All three types of sorrel are easy to start from seed or you can save time and buy a ready-grown plant so you can start picking leaves immediately.
In spring, sow a few seeds in a small pot, 1cm (½in) deep. When the seedlings are large enough to handle, move them into individual pots. Keep in a warm bright spot and water regularly.
The young plants can be transplanted outside in late spring or early summer – see Planting, below.
Sow seeds into warm soil from mid-spring, in a drill 1cm (½in) deep. They can also be sown into containers filled with a peat-free soil based compost. Sow seeds sparingly, as just a few plants is usually sufficient.
Protect the seedlings from slugs and snails, water regularly until well rooted and thin out to 15–20cm (6–8in) apart if necessary.
Red veined sorrel, Rumex sanguineus var sanguineus
Common or broad-leaved sorrel, Rumex acetosa
Harden off first to acclimatise them to outdoor conditions. Ideally choose a growing site with rich, fertile soil, although sorrel will tolerate almost any well-drained soil in full sun or light shade. It can also be planted in a large container at least 30cm (1ft) wide and filled with a peat-free soil based compost.
Young plants are vulnerable to slugs and snails, so take steps to control or deter them.
Sorrel generally needs little maintenance, apart from watering in dry spells and regular harvesting to encourage new leaves. Pinch out the flower stems to keep plants producing fresh leaves.
Water seedlings and newly planted sorrel regularly until well rooted. Plants growing in the ground should then only need watering in warm, dry weather.
Sorrel in a container needs regular watering throughout the growing season, as the compost will dry out quickly, especially in summer.
Apply a thick layer of mulch, such as well-rotted manure or garden compost, around sorrel plants to help hold moisture in the soil and deter weeds.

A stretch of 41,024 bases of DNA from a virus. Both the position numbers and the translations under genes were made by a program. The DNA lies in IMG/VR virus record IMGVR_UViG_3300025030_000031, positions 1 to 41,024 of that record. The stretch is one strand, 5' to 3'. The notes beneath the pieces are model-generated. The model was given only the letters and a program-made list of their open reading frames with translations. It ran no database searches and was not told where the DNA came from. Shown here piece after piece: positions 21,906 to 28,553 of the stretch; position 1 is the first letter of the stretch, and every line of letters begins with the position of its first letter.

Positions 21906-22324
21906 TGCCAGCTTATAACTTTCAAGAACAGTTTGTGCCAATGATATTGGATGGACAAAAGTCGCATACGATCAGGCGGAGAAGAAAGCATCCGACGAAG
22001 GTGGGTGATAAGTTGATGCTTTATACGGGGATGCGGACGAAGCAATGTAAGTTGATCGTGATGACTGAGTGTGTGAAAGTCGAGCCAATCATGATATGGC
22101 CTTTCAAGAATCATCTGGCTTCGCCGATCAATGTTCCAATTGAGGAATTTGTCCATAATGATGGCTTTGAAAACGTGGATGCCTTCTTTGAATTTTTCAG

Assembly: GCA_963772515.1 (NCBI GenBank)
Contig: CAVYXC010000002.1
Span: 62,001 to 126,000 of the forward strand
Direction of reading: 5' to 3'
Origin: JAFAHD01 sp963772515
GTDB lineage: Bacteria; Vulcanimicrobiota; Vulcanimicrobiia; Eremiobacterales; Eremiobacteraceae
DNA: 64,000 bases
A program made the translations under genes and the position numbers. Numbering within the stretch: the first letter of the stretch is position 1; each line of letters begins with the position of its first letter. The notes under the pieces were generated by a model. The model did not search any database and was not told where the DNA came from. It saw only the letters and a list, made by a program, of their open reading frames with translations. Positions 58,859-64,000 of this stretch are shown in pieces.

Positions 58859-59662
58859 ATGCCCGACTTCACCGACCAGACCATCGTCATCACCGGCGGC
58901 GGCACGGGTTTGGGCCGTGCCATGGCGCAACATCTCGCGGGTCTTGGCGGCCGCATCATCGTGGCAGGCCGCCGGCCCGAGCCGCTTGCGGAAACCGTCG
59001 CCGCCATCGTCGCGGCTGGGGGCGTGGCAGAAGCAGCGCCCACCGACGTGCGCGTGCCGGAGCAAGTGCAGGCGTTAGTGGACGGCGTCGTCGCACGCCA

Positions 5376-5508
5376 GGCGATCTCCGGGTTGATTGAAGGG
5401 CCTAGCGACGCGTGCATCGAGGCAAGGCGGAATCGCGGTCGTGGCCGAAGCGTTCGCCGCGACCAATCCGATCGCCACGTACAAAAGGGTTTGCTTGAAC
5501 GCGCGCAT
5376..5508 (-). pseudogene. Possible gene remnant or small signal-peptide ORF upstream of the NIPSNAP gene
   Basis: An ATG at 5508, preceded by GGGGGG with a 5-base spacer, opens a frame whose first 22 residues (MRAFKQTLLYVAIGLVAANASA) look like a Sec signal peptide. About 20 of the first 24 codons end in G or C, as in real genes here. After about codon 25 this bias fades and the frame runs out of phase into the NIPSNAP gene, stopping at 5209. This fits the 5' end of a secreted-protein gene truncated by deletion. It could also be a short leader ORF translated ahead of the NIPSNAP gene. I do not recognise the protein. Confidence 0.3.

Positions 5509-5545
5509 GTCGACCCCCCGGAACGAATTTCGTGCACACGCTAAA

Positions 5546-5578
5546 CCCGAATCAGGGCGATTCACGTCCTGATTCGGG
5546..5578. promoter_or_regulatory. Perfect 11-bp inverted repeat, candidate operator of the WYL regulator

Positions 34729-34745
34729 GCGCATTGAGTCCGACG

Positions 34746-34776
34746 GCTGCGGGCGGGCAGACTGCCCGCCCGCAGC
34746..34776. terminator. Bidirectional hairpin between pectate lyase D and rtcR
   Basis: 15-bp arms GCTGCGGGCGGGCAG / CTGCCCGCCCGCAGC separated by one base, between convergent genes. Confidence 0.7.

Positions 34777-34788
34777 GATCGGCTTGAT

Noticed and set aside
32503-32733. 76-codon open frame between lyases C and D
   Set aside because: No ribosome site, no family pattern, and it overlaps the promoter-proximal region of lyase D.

Keep seedlings and young plants weed-free, to reduce competition for light, water and nutrients.
Protecting in winter
Sorrel is fully hardy, so needs no extra protection in winter. Its top growth dies down in late autumn and leaves sprout from the ground again in early spring.
Make sure plants in containers don’t get waterlogged over winter, as the roots may rot – you could move them to a sheltered spot, out of heavy rainfall.
Divide established sorrel plants every couple of years in spring or autumn to rejuvenate congested clumps and ensure plants are productive.
If sorrel is allowed to flower and scatter its seeds, you will usually get plenty of young seedlings appearing nearby. Alternatively, collect the ripe seeds and sow them where you want them to grow.
Sorrel Rumex acetosella
Sorrel Rumex acetosa
Choose the young tender leaves, which have the strongest citrus tang.
The leaves are best used fresh, in salads and sandwiches, and scattered over various cooked dishes, including eggs and fish. The leaves can also be steamed like spinach.
Once settled in, sorrel is usually robust and healthy. Seedlings and young leaves should be protected from slugs and snails. Soft new growth may also attract aphids, although treatment is rarely necessary.
To keep plants productive, pick leaves regularly and remove flower stalks as soon as they start to form. Removing the flowers also prevents self-seeding if you don’t want more plants.